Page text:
OECD recommends that Bank of Canada rate hikes begin in May. Once again, the OECD is striking a more hawkish note than Canadian monetary policymakers. The organization thinks the Bank of Canada will begin raising rates in May, while market participants expect a rate hike in the fourth quarter of 2015, writes The Globe and Mail’s David Parkinson. If any monetary policy-related statement might upset the unemployed youths of Canada, this call for a withdrawal of stimulus ahead of significant progress in eliminating the labour market gap certainly should.
The best mortgage Hudson’s Bay Company ever took out. Shares of Hudson’s Bay Company (HBC) surged by 8 percent on Monday after management announced that the firm received a $1.25-billion (U.S.) mortgage for its Saks Fifth Avenue store. The location was appraised for much more than what Hudson’s Bay paid for Saks when it acquired the company last year, suggesting it managed to purchase the firm at a very favourable price. The proceeds will be used to pay down debt. CEO Richard Baker also indicated that the firm would unveil a plan for its real estate holdings in the fourth quarter, which might include the possibility of creating a REIT.
China’s rate cut may have inspired a short-term rally, but market participants seem to be having second thoughts. “The risk-on trade seen yesterday is hardly evident today with investors unconvinced the easing measures taken by China will be adequate in the near term. Some analysts have gone as far as saying China is no longer ‘credit efficient’ primarily due to asset overvaluation and high debt levels,” writes IG market strategist Stan Shamu. “This could easily be a long road to recovery for China but it seems officials are more concerned about preventing a hard landing next year, as opposed to instant gratification.”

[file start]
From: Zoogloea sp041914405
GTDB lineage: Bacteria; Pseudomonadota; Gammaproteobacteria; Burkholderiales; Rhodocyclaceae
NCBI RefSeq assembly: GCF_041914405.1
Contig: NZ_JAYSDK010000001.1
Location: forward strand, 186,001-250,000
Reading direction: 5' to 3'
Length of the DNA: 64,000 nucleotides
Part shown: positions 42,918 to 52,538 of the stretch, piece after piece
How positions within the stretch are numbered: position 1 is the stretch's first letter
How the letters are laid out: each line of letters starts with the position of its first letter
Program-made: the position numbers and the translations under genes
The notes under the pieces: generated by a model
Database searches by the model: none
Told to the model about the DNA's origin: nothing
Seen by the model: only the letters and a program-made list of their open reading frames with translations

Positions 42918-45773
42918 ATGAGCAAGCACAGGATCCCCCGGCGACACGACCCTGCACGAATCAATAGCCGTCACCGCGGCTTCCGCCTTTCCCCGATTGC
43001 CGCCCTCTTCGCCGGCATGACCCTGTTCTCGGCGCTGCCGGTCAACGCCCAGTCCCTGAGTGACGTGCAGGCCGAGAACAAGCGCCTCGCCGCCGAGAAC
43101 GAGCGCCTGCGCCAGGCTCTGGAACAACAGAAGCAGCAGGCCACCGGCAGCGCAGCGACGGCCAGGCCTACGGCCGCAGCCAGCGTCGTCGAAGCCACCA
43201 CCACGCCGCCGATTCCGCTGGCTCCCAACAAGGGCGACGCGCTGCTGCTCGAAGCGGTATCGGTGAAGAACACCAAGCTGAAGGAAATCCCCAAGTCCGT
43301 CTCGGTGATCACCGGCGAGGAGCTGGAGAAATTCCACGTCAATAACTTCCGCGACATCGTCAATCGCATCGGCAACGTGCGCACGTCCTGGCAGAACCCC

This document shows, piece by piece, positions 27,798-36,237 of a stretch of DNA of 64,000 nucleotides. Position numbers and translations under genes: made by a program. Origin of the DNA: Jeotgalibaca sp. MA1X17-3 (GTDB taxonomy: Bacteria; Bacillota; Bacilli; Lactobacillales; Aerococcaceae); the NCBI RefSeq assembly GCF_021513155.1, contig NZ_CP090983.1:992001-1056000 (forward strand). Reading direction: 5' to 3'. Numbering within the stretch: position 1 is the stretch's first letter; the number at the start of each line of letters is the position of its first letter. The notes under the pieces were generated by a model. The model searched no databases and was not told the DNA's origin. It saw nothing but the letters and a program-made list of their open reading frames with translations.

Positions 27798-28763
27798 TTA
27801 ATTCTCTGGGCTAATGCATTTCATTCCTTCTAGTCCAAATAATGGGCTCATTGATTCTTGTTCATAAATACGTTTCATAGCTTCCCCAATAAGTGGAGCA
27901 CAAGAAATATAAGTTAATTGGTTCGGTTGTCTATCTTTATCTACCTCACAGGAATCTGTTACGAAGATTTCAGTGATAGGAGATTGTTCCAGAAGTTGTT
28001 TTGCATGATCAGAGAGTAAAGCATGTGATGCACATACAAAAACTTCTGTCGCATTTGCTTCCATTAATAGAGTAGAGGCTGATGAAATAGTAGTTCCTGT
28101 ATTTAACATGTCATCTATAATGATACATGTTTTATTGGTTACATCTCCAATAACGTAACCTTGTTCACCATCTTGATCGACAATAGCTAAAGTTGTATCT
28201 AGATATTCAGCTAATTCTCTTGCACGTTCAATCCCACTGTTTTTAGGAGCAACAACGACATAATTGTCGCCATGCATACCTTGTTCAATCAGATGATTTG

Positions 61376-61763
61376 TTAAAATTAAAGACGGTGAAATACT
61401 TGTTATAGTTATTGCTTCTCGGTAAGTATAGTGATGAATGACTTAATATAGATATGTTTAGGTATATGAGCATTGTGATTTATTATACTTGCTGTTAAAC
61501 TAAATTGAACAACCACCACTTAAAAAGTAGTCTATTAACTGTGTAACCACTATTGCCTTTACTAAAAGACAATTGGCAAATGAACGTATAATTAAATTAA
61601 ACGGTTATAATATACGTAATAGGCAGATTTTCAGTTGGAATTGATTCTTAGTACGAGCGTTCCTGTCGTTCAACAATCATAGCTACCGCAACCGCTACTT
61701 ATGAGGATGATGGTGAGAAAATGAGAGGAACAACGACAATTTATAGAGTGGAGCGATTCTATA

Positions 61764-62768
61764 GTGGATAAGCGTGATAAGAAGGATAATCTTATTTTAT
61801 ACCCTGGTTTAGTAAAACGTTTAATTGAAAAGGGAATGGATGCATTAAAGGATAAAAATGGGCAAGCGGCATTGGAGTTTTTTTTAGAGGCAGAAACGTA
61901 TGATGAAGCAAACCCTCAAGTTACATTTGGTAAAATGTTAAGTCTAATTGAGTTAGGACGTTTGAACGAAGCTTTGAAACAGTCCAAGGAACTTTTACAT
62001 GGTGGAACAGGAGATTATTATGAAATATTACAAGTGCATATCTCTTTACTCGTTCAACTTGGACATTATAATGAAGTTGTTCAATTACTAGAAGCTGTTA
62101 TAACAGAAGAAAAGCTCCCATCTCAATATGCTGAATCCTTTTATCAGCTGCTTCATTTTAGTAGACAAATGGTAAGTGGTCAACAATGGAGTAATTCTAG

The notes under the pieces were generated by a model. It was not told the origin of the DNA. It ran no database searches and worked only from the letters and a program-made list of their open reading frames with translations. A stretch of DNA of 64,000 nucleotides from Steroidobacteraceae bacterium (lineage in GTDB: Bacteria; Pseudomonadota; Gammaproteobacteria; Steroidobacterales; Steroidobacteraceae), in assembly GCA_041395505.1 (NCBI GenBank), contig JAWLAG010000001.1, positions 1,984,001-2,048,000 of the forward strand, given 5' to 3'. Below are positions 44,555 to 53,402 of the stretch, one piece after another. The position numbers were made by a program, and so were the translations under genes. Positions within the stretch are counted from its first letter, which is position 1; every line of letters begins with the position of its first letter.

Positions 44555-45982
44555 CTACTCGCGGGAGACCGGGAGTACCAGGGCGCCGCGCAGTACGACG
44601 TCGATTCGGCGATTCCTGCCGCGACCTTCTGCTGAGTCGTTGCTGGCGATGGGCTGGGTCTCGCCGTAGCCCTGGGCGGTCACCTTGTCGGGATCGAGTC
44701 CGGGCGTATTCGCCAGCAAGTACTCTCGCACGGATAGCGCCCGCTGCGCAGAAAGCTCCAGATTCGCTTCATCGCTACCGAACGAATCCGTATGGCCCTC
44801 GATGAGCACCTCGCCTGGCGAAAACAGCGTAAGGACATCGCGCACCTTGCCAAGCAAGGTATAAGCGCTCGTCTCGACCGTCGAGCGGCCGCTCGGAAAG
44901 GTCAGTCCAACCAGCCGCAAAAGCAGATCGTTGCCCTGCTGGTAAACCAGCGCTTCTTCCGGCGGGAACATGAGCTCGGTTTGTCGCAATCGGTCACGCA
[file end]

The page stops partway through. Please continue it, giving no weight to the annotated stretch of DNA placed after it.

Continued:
Germany’s marginal growth of 0.1 percent in the third quarter was confirmed by the revised figures released while North America slept. Government and personal spending, as well as net trade, managed to make a positive contribution to growth; investment spending was a large drag on the economy.
Deadline for nuclear deal with Iran extended. World powers and Iran were still far from reaching an agreement on the nation’s nuclear program, and extended the deadline for such an accord until July 2015. The terms of this extension have not resulted in the removal of any sanctions, according to the Washington Post. The absence of a deal provides, in theory, some support for crude oil, as Iran continues to face restrictions on its ability to export black gold.
The second reading of U.S. Q3 GDP is slated to be released at 8:30am (EST). The consensus estimate is for growth to come in at an annualized 3.3 percent, modestly lower than the 3.5-percent expansion suggested by the advance reading.
Retail sales in Italy fell by 0.1 percent month-over-month in September. “That’s five consecutive monthly declines and the seventh this year,” writes Bank of Montreal senior economist Benjamin Reitzes. “Italy needs big reforms…badly.”
Twitter CFO has massive #fail. Anthony Noto, CFO of the micro-blogging platform Twitter, accidentally published a public message that he meant to keep private. The remark appears to have been intended for another executive at the firm, and alludes to a possible takeover target. “I still think we should buy them,” he tweeted. “He is on your schedule for Dec 15 or 16 — we will need to sell him. I have a plan.”